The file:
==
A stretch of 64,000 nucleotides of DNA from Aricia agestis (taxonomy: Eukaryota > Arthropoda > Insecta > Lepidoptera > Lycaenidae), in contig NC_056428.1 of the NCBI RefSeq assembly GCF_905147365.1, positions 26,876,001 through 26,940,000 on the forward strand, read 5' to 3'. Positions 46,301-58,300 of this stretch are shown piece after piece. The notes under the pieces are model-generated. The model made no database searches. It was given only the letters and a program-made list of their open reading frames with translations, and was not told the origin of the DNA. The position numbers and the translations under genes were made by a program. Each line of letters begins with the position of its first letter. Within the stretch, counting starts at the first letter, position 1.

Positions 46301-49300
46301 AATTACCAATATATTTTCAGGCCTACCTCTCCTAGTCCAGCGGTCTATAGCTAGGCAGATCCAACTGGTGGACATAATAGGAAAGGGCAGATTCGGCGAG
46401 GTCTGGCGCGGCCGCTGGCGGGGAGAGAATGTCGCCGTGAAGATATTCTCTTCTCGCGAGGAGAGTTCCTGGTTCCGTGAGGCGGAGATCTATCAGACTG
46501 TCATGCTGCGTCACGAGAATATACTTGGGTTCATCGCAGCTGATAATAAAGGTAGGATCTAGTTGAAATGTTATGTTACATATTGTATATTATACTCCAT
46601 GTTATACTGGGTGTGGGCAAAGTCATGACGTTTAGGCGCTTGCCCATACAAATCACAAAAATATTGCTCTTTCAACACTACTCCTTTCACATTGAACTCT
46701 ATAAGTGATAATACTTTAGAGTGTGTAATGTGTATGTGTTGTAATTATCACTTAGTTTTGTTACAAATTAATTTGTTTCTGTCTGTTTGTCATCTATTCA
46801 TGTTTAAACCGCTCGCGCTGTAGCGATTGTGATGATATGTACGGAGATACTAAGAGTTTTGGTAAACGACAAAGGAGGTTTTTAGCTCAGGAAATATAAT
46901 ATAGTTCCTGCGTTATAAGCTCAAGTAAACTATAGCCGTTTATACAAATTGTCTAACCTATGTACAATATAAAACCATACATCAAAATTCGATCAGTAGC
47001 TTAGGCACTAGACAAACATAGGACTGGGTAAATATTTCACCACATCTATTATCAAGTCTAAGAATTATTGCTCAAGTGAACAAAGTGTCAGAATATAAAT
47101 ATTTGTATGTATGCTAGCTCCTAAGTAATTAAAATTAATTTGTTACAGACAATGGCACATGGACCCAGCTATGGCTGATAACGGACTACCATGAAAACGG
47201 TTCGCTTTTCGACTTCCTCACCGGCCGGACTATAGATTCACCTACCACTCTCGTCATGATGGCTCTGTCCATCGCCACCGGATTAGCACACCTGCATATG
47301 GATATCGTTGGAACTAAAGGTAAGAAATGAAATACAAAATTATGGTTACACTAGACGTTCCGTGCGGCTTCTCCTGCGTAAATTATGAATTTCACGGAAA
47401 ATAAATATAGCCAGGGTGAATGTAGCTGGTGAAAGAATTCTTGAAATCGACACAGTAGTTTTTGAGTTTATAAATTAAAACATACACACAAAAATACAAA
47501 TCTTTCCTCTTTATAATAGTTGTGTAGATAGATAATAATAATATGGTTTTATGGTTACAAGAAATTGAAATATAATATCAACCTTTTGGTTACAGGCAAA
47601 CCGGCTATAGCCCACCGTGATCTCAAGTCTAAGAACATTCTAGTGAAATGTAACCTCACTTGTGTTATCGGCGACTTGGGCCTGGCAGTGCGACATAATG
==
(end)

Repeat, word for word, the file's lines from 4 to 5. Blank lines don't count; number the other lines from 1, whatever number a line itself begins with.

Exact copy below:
46401 GTCTGGCGCGGCCGCTGGCGGGGAGAGAATGTCGCCGTGAAGATATTCTCTTCTCGCGAGGAGAGTTCCTGGTTCCGTGAGGCGGAGATCTATCAGACTG
46501 TCATGCTGCGTCACGAGAATATACTTGGGTTCATCGCAGCTGATAATAAAGGTAGGATCTAGTTGAAATGTTATGTTACATATTGTATATTATACTCCAT